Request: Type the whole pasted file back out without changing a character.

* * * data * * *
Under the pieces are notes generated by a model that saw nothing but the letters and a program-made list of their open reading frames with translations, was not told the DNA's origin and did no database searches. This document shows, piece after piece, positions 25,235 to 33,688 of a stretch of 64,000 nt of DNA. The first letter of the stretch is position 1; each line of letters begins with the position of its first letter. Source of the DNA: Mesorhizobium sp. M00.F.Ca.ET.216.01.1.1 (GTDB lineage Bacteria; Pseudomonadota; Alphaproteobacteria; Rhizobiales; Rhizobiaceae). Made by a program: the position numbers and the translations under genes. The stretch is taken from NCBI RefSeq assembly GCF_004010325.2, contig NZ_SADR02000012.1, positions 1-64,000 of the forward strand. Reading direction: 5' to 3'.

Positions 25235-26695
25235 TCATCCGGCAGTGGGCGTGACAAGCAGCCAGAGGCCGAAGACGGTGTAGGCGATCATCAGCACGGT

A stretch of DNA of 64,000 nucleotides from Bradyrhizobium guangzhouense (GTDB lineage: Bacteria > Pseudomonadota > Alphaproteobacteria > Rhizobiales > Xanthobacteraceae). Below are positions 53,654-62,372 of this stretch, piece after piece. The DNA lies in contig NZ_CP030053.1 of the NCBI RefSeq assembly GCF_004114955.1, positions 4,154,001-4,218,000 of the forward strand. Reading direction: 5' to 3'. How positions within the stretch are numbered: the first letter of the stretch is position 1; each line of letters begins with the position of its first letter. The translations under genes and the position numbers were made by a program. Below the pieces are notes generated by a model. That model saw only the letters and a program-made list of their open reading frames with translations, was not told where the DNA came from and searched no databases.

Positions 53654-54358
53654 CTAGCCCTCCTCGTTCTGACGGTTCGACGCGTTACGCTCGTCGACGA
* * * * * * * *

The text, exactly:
Under the pieces are notes generated by a model that saw nothing but the letters and a program-made list of their open reading frames with translations, was not told the DNA's origin and did no database searches. This document shows, piece after piece, positions 25,235 to 33,688 of a stretch of 64,000 nt of DNA. The first letter of the stretch is position 1; each line of letters begins with the position of its first letter. Source of the DNA: Mesorhizobium sp. M00.F.Ca.ET.216.01.1.1 (GTDB lineage Bacteria; Pseudomonadota; Alphaproteobacteria; Rhizobiales; Rhizobiaceae). Made by a program: the position numbers and the translations under genes. The stretch is taken from NCBI RefSeq assembly GCF_004010325.2, contig NZ_SADR02000012.1, positions 1-64,000 of the forward strand. Reading direction: 5' to 3'.

Positions 25235-26695
25235 TCATCCGGCAGTGGGCGTGACAAGCAGCCAGAGGCCGAAGACGGTGTAGGCGATCATCAGCACGGT

A stretch of DNA of 64,000 nucleotides from Bradyrhizobium guangzhouense (GTDB lineage: Bacteria > Pseudomonadota > Alphaproteobacteria > Rhizobiales > Xanthobacteraceae). Below are positions 53,654-62,372 of this stretch, piece after piece. The DNA lies in contig NZ_CP030053.1 of the NCBI RefSeq assembly GCF_004114955.1, positions 4,154,001-4,218,000 of the forward strand. Reading direction: 5' to 3'. How positions within the stretch are numbered: the first letter of the stretch is position 1; each line of letters begins with the position of its first letter. The translations under genes and the position numbers were made by a program. Below the pieces are notes generated by a model. That model saw only the letters and a program-made list of their open reading frames with translations, was not told where the DNA came from and searched no databases.

Positions 53654-54358
53654 CTAGCCCTCCTCGTTCTGACGGTTCGACGCGTTACGCTCGTCGACGA